An APPS-olutely Amazing Discovery

An APPS-olutely Amazing Discovery

I am amazed.

I just found something so crazy on the internet. This is something I never expected to find because it is something that I wasn’t even looking for!!

It’s a collection of 8 audio recordings of my Poppa (paternal grandfather), Walter Edmund Apps being interviewed in Burnaby, BC on February 22nd, 1990.

I found it quite by accident, I mean I had no idea that they even existed.

Let me explain.

I was doing some research on my Grandma, Margaret Hope Newitt Apps. I knew that she worked for some time as an Art Teacher in the Burnaby area. I had heard that she may have made a few art pieces that were displayed at one point in the Burnaby Library and/or a retirement home in the area. So I started a google search for the Burnaby Library in the 1970s – 1980s. That brought me to the Heritage Burnaby website.

In the search bar I simply typed in “APPS” and clicked enter.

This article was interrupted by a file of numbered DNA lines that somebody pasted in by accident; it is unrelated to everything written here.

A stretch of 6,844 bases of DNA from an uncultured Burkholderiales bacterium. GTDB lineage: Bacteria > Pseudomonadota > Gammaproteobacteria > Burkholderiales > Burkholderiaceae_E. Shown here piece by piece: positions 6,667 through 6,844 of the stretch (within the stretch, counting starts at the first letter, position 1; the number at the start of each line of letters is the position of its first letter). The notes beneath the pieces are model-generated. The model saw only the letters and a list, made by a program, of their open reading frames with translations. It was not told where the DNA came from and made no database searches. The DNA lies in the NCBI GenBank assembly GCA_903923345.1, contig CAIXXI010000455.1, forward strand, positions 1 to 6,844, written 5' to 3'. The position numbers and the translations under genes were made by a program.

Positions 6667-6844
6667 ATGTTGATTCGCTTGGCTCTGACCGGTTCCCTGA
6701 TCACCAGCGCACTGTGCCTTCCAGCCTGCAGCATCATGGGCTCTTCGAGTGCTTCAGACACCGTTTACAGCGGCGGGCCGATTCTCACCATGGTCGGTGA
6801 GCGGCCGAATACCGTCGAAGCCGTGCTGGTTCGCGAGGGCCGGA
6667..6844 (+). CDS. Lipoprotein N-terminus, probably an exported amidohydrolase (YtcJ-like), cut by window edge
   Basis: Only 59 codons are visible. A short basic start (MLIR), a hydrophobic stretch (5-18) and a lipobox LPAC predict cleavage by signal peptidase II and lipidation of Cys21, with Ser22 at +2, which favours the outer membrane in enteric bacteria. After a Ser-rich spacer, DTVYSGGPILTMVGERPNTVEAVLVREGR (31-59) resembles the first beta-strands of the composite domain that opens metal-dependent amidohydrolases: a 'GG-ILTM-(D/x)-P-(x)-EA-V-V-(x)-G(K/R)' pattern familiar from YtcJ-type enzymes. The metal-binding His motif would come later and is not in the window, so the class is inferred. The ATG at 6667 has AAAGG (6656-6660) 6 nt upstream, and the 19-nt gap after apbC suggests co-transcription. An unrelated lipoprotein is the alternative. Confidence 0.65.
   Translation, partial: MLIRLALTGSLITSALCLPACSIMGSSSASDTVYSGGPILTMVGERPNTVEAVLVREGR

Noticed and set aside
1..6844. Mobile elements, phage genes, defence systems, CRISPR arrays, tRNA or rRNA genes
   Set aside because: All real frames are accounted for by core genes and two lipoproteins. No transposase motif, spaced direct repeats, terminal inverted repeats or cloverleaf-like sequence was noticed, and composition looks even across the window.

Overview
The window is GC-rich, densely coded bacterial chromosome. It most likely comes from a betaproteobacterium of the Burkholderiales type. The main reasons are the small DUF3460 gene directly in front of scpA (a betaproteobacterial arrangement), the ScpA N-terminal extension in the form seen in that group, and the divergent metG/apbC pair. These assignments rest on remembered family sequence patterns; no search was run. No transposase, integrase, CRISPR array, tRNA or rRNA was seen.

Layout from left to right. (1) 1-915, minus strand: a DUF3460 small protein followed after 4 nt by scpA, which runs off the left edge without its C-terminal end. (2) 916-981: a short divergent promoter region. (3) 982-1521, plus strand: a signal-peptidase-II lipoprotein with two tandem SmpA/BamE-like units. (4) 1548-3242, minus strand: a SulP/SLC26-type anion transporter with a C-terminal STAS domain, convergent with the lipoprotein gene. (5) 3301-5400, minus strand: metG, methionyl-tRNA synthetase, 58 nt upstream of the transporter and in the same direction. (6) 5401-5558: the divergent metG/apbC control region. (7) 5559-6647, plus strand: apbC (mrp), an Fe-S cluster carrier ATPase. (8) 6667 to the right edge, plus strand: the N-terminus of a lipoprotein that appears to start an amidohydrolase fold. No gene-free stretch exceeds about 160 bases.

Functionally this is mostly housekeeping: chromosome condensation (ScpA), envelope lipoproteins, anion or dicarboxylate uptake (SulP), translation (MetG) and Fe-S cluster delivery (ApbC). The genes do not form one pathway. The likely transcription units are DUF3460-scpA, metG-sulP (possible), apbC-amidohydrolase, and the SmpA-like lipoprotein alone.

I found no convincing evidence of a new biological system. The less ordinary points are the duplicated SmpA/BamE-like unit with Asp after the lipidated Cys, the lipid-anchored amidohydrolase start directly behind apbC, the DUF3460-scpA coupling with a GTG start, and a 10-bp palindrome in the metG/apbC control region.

At first I didn’t know what I had just discovered.

The title was “Interview with Edward Apps by Rod Fowler.”

Then I read the biography…

wait a second…

Hold up, did I just read he purchased a lot in Burnaby for $ 150.00 ?!

Where is Marty McFly when you need him?!

(Interesting sidenote – Michael J. Fox also went to school in Burnaby)

Anyhow, that definately WAS my grandfather they were interviewing !! Mostly people called him Ed or Eddie as far as I remember. (His middle name is actually Edmund, not Edward). Of course I started listening to the audio clips and to me they are pretty darn cool. As his grandaughter, I may be a little biased.